Several dozen protesters, escorted by a similar-sized group of police, marched through lower Manhattan Monday demanding justice for Eric Garner, Michael Brown and other men killed by police officers.
The demonstration started at the African Burial Ground Monument near City Hall, where protesters left flowers at the Colonial-era cemetery. The protesters turned their backs on the numerous officers who lined the streets outside the Ted Weiss Federal building, with several writing the names of people who have been killed police in chalk on the sidewalk.
Anthony Robledo, 25, from Queens, said his boss let him take off from work cleaning school buses for a yeshiva because of their belief in the need for police reform.
“I could be next, literally, I could be next” said Robledo when asked why he’s been protesting since the deaths of Garner and Brown.
Other events earlier in the day included a die-in outside 1 Police Plaza, and a rally outside the Brooklyn DA’s office.
“The fact that right now it’s below freezing out, and there’s still all these people out here – there might not be thousands, but it’s still a good core of people out here,” Robledo said. “I think it’s going to pick up in the spring, and it’s going to pick up way harder.”
Karen Ramspacher, 48, said she demonstrates because she thinks there’s a problem with race in America “especially expressed through the police force, when they treat people with darker skin worse than white people.”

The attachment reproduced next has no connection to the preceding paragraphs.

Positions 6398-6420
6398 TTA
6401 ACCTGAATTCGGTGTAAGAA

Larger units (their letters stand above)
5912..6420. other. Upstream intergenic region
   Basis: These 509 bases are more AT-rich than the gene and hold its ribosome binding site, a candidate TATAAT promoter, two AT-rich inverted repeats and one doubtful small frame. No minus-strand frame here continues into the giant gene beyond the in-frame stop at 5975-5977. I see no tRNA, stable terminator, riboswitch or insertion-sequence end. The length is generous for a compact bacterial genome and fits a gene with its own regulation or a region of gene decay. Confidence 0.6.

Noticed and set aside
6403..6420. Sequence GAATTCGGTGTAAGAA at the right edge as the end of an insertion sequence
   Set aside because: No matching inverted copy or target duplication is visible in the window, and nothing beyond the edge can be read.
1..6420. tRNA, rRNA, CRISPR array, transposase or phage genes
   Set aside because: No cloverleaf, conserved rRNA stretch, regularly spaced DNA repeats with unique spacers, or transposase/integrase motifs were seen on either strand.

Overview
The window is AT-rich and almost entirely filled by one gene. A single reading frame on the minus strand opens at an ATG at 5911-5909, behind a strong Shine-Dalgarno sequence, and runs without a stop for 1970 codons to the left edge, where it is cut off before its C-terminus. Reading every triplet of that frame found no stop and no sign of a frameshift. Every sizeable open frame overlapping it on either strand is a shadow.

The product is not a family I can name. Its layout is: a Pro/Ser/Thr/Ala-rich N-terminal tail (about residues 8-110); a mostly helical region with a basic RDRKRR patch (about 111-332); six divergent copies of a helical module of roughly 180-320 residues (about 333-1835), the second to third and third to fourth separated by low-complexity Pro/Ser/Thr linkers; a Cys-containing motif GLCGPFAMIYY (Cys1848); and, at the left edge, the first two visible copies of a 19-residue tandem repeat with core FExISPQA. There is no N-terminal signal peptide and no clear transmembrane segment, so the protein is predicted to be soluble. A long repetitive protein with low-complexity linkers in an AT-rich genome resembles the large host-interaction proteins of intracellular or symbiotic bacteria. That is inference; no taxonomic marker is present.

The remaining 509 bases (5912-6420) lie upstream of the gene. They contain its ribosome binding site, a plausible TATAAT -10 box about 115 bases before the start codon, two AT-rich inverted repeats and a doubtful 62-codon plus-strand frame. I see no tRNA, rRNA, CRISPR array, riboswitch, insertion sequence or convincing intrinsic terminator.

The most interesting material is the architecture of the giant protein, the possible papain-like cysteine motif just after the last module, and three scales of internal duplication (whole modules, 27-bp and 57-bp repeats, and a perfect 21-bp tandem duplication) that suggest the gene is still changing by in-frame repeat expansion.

“The only way to make a difference is to talk to the cops directly, to talk to the public directly,” Rampacher said. “And I think it’s really important that white people talk to other white people about our own racism,” said Ramspacher, who is white.
After more than an hour of rallying and speeches, the crowd started moving, leading a large contingent of cops down Centre Street on to Broadway and down to Wall Street.
Some of the protesters taunted a black woman police officer, asking why she was standing in the street with the NYPD. Others yelled back as an officer played an automatic warning for them to stay on the sidewalk or face arrest for disorderly conduct.
“We’re going to shut down s***,” one of the organizers yelled through a bullhorn outside of Zuccotti Park, the lower Broadway home of the Occupy Wall Street encampment in 2011. The group then walked to Bowling Green, and boarded the Staten Island Ferry.
There were no arrests as of late Thursday. Other demonstrations are planned for the MLK holiday on Monday.